A triplicate of C. tentans DNA sample prepared using the automatic protocol showed very reproducible ssDNA size distributions when analyzed on the Bioanalyzer (Figure 2D). To evaluate the automated protocol further, it was compared to the standard manual GS FLX Titanium library preparation protocol using the same pool of nebulized C. tentans DNA. The yield of libraries produced with the automatic protocol was 3–5 times higher than manual SPRI library preparation (Table 1). The automated protocol was significantly faster than the manual procedure, processing 12 samples in parallel in 2 hours and 15 minutes with approximately 30 minutes hands-on time to prepare the robot, compared to approximately 6 hours for preparation of 4 samples using the manual procedure.

Table 1
Summary of the performance of the automated protocol.

Analysis of the manual and automated library preparations by sequencing

The manual and the automated library preparations were sequenced on a GS FLX Titanium instrument to analyze the number of reads generated, GC-content, read length distributions and MID composition of the different pools. Manual and automated libraries generated comparable number of reads (Table S2). A total of 155.5 Mbp was generated from the 11 lanes used. The pool of sample 1–3 averaged at 14.4 Mbp per lane, which in a 16 lane set up would equal 230 Mbp. To evaluate library quality, average read lengths (Table 1) and length distribution were analyzed and compared between manually and automatically prepared samples, both showing comparable results (Figure 3). Sample 4 prepared with slightly higher PEG concentration showed no difference in average read length indicating that PEG precipitation concentrations within 0.6% does not significantly influence sequencing results. When libraries were pooled together, MID2 was overrepresented in terms of generated sequences, resulting in almost 60–80% of the total number of reads (Figure S1). MID3 was underrepresented with only 2–3% of the total number of reads, likely related to problems during amplification since no anomalies could be seen for any of the library preparations using this MID prior to amplification. The read length distribution for each sample all showed similar patterns (Figure S2).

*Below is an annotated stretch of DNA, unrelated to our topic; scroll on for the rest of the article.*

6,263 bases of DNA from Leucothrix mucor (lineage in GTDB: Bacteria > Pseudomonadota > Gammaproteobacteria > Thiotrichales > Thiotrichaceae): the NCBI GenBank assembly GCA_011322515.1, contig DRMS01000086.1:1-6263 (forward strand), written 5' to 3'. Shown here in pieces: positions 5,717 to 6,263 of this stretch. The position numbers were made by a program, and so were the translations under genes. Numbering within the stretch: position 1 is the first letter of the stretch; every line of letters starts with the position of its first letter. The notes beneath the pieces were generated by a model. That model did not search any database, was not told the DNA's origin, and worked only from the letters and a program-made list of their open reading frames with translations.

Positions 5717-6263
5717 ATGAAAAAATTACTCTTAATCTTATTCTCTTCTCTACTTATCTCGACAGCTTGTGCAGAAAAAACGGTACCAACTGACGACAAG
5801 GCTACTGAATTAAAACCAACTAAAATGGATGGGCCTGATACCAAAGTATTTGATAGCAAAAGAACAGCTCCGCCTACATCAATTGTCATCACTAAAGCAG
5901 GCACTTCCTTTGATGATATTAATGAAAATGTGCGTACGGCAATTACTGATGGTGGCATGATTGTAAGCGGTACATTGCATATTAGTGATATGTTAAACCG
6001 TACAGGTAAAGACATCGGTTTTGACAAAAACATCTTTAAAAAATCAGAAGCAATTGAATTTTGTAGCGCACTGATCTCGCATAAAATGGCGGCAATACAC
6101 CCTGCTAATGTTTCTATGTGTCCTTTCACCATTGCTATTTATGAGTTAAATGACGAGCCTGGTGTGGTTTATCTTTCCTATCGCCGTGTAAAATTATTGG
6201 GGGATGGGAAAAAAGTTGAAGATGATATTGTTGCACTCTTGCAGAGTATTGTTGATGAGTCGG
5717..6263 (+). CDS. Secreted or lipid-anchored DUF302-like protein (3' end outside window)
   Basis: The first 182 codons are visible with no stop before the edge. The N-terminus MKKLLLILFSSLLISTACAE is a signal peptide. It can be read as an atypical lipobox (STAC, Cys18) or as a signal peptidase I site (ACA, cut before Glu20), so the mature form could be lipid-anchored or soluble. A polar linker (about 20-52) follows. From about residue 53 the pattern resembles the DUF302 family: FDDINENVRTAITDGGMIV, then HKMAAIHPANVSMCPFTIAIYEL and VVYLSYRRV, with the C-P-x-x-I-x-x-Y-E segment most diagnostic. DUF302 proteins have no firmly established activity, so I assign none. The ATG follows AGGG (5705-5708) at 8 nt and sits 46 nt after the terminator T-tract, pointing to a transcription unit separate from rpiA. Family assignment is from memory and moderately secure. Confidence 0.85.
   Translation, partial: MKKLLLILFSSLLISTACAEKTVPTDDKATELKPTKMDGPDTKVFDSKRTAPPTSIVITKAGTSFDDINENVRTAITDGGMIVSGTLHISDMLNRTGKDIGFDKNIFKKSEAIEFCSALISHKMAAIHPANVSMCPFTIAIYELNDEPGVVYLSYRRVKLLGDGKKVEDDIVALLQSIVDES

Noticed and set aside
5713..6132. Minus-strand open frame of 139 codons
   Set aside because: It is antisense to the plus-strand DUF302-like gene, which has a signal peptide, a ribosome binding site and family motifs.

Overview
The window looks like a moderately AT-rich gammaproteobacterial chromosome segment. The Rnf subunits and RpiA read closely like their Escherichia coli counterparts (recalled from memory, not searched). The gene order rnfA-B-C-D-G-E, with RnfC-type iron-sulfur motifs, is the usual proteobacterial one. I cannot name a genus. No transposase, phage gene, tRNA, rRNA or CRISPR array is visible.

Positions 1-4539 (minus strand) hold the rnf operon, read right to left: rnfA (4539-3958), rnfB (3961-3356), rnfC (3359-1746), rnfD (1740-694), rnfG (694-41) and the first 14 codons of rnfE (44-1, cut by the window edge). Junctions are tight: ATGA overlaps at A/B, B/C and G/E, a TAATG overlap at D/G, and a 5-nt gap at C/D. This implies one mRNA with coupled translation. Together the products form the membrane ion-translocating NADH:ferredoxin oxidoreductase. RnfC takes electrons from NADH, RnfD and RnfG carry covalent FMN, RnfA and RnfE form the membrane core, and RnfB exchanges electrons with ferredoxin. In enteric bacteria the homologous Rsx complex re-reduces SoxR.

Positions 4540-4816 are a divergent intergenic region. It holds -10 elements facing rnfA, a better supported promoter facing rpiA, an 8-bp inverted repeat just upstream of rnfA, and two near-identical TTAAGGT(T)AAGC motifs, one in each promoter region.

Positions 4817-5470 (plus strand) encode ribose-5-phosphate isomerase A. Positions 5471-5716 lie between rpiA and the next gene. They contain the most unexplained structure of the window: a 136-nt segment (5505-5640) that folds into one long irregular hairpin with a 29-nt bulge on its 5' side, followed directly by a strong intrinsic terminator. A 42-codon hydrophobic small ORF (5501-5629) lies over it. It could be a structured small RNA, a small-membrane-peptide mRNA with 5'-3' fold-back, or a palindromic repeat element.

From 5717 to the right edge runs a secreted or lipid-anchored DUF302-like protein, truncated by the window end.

Figure 3
Read length distribution of the different library preparations.

Analysis of ssDNA libraries by quantitative PCR

QPCR was performed to analyze the uneven MID-distribution seen in the results of the first sequencing run. The concentration difference factor between amplifiable molecules in the original library dilutions of MID1, 2, 3, 4 and SPRI libraries, was determined to be 8.8, 7.4, 1.0, 6.4 and 5.6, respectively, when normalized to the least efficient library. The underrepresented MID3-tagged library after emPCR in the first sequencing run, also amplified slower during qPCR (Figure S1). For the second set of libraries prepared using 12 MIDs the amplification consistency between the libraries had been improved but MID3-tagged library still amplified slower (Figure 4). When pooling according to the qPCR results, the distribution of reads from the samples were more even, with a three-fold increase in sequences from the library tagged with MID3 (Figure 4).